Wim Koevermans has an unenviable job. Coaching the Indian national football team, wallowing at 168 in the Fédération Internationale de Football Association (Fifa) rankings, is never easy, but the 52-year-old former Dutch international is building from scratch in every sense of the word. First, Baichung Bhutia, long regarded as a player who was several notches above the rest of the team, retired from international football in January after a career spanning 15 years, leaving the team without its most consistent performer and leader. And it’s not just Bhutia—since Koevermans took over the team in July, it has undergone rapid changes, and over half the 20-member squad that lost the International Friendly against Singapore 2-0 on Tuesday, Koevermans’ first away match, comprised players that had been fast-tracked to national duty from India’s Under-22 and Under-19 talent pool.
“It isn’t easy,” Koevermans says. “The most challenging part is to maintain a minimum level of quality, to maintain a certain standard.”
But in some ways, Koevermans says, it also makes his job a more exciting challenge, and one in which he has complete control without having to deal with the baggage of the past. Koevermans got his first taste of India’s talent pool in the last couple of months, when he travelled the country to watch club football.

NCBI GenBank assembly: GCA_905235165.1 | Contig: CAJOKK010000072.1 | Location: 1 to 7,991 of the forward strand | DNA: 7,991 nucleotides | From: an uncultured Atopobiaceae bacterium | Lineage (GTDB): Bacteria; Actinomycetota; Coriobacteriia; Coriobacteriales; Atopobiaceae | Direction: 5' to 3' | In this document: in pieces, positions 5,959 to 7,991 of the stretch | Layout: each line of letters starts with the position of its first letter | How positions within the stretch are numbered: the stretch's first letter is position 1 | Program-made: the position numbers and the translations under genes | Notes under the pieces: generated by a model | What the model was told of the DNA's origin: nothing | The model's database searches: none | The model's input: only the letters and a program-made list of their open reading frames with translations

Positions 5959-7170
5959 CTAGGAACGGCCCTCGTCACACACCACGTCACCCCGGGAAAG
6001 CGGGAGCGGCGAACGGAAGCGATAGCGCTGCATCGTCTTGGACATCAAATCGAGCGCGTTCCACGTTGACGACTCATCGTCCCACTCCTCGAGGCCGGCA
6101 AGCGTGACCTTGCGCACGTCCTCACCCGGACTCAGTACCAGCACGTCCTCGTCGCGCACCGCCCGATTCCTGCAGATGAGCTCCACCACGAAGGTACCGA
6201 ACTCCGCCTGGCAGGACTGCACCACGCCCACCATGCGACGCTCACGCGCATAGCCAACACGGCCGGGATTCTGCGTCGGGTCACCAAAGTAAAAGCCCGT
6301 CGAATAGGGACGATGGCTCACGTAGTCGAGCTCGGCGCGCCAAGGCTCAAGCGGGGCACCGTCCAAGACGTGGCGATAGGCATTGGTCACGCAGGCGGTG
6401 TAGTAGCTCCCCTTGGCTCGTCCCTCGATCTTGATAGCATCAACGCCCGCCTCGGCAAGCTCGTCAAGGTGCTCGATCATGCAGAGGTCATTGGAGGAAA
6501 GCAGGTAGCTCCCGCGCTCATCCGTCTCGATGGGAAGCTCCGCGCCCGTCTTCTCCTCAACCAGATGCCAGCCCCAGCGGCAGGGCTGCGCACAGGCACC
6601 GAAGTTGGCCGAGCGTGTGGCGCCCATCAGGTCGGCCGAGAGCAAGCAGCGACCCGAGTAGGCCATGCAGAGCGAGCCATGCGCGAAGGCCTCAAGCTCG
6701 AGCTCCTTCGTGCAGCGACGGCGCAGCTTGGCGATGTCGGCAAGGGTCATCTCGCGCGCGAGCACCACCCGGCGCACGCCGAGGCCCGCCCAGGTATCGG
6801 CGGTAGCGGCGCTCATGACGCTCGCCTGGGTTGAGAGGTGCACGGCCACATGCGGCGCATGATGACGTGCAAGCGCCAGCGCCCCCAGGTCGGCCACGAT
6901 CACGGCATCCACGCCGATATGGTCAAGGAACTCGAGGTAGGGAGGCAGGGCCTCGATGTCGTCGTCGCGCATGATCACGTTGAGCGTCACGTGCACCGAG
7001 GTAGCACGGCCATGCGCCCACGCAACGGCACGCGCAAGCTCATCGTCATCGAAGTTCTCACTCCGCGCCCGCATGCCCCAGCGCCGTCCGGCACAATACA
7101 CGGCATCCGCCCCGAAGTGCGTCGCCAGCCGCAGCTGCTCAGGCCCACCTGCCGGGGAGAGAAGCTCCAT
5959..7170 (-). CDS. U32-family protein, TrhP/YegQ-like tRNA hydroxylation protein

“We’ve scouted and created a list of lot of players in various positions,” Koevermans says. “We will follow and monitor their progress and position on a regular basis. We are in no mood to hurry.”
Koevermans has already got some success with the team; it won the Nehru Cup in Delhi in September for the third successive time. The tournament also provided a good testing ground for the team’s tyro players. Lenny Rodrigues, who made his debut for the Indian team in February, was outstanding in the midfield, U-22 player Raju Gaikwad cemented his place in the central defence alongside the more experienced Gouramangi Singh, and 22-year-old Robin Singh displayed his versatility in attacking positions.
“I have just begun my career,” Rodrigues says, “and the coach has been always by my side, always motivating me. I am a more confident player now.”
Midfielder Mehtab Hossain, one of the seniormost players in the Indian side now, believes that the younger players are gelling well with the team.
“When you attack or defend, your rival never keeps in mind whether you are a senior player or not,” Hossain says. “He (Koevermans) made us more cautious that football is a team game, and everyone has responded well to that.”
Despite beating Cameroon in the Nehru Cup final, a team that is ranked 109 places higher, India’s position in the Fifa rankings did not improve because the Nehru Cup is not a Fifa-approved tournament. Teams also need to play international matches on pre-fixed Fifa “dates” to score ranking points, something that India has not done in the past. Koevermans plans to change this—he has drawn up a plan to make India play International Friendlies on Fifa dates, which started with the Singapore match, though without the intended result.
“We have the potential to be around the 100 in the rankings,” says India’s goalkeeper Subrata Pal. “We need to play on all Fifa dates for the next 18 months for that. We are much better than 168.”